costs can be planned and controlled, changes in competitors'
tactics observed and countered, and deviations from customer
requirements spotted and corrected.
Above this level in the hierarchy are the managers of the various
enterprise units the company has created. Moat of their activities
should produce results that will be readily apparent in a two-
to three-year time frame. In this horizon, capital budgets are
prepared, competitive strategies for the enterprise unit are
developed, and new products are taken from idea to market entry.
Then, depending on a corporation's complexity and scope, a third
stratum of managers might oversee a group of enterprise units.
These cluster executives concentrate on their group's performance
and growth over a five-year period and report to a top management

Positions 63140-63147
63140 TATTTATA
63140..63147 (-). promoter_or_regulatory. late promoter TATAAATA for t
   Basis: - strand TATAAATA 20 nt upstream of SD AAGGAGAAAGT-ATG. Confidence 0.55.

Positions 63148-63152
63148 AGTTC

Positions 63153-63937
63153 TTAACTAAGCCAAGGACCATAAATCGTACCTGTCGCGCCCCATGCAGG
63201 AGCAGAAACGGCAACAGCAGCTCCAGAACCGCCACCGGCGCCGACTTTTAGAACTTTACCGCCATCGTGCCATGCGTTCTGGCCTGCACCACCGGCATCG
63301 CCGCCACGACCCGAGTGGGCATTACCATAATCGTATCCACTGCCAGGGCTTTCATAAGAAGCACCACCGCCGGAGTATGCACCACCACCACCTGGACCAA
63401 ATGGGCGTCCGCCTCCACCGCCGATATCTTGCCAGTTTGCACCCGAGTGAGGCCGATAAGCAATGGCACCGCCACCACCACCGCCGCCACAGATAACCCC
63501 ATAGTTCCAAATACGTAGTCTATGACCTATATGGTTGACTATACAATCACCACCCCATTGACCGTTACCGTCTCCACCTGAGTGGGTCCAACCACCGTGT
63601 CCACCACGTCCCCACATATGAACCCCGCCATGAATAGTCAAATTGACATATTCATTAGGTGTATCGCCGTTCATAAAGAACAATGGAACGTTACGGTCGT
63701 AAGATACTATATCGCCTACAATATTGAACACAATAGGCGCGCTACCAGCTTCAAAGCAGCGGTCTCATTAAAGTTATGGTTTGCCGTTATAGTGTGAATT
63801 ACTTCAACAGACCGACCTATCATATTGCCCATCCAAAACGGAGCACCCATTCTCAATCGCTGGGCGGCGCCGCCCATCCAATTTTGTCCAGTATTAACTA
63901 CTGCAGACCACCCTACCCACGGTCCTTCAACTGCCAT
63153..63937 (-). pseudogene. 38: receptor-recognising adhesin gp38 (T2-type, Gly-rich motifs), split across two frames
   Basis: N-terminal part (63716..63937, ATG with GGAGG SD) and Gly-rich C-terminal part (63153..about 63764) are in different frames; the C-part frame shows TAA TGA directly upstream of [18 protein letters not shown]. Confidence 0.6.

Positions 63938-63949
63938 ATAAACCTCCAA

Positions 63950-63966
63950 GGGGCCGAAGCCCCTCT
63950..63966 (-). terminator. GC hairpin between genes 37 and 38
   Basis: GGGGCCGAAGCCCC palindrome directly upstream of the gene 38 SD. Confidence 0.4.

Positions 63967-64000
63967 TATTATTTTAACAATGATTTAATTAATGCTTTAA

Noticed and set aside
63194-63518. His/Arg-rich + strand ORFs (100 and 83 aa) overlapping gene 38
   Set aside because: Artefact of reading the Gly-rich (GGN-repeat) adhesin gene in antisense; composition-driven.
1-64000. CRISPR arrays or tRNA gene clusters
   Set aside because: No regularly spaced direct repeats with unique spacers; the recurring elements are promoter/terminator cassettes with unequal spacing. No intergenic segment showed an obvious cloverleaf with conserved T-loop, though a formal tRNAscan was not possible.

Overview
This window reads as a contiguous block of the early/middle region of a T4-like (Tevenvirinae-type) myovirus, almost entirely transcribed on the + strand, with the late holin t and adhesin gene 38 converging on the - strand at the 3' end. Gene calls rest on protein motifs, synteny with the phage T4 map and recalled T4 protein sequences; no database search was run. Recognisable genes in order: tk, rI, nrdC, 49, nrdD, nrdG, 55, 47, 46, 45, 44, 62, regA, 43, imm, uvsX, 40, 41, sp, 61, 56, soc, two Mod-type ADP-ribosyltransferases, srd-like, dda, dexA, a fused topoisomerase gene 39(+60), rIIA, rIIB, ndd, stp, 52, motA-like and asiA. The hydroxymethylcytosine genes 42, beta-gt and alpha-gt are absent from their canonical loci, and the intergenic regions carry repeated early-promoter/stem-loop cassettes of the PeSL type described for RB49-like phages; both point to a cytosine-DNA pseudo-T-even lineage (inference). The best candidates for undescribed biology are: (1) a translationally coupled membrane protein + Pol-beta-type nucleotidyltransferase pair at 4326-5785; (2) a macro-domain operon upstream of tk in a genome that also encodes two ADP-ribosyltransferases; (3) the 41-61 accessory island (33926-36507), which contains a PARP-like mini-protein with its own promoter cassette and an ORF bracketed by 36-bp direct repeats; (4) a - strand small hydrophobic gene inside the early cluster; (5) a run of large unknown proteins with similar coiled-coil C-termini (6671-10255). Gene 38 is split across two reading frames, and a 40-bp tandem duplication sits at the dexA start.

group or a chief executive whose actions are geared to the promises
and threats facing the corporation over the next decade.
These expanding time perspectives are directly related to the
idea, presented in Chapter 3,
that a company is really just a portfolio of capabilities. Some
of these capabilities were classified as necessary to the current
functioning of the company but not key to distinguishing it from
its competitors. These were called core capabilities. Others
were defined as more critical to the business's current success,
and a few (called cutting-edge capabilities) we said were valuable
primarily for their future promise.
Over a five-year time period, some critical capabilities may
lose their power to drive competitive success and become part
of the business's core. Their place may be taken by what were
cutting-edge competences that have become the new basis for competitive
Group or cluster executives should spend a considerable amount